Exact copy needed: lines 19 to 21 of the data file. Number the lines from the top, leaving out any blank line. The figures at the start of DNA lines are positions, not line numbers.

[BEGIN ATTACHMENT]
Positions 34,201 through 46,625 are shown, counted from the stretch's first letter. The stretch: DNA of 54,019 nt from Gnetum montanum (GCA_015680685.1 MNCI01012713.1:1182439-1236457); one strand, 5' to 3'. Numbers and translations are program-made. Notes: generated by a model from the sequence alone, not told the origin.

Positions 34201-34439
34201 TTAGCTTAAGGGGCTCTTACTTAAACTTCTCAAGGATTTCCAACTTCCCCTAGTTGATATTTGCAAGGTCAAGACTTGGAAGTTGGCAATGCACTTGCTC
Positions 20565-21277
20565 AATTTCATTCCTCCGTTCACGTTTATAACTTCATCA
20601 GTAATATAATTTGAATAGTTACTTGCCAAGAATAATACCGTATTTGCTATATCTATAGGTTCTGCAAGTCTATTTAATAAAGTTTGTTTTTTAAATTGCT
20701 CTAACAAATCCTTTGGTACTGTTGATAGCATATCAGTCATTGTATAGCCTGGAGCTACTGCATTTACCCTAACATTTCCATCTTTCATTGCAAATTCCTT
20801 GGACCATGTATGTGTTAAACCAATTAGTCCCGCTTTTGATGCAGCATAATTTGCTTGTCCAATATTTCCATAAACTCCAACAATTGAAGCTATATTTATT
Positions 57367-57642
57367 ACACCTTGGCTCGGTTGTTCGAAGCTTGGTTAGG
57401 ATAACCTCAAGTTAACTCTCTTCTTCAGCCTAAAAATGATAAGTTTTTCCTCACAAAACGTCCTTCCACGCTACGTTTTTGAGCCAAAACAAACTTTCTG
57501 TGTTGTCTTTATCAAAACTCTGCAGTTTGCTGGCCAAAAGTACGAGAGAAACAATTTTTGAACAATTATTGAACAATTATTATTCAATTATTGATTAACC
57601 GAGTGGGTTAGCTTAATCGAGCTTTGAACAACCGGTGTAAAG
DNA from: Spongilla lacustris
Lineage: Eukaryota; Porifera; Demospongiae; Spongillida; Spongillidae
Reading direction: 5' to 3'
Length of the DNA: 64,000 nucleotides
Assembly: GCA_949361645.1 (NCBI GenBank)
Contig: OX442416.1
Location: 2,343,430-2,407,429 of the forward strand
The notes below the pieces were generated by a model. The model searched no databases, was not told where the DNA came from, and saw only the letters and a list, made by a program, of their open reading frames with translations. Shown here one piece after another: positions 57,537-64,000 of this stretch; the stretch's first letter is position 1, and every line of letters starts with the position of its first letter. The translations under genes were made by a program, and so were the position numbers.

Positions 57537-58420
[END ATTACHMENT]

Contig: OX442416.1
Location: 2,343,430-2,407,429 of the forward strand
The notes below the pieces were generated by a model. The model searched no databases, was not told where the DNA came from, and saw only the letters and a list, made by a program, of their open reading frames with translations. Shown here one piece after another: positions 57,537-64,000 of this stretch; the stretch's first letter is position 1, and every line of letters starts with the position of its first letter. The translations under genes were made by a program, and so were the position numbers.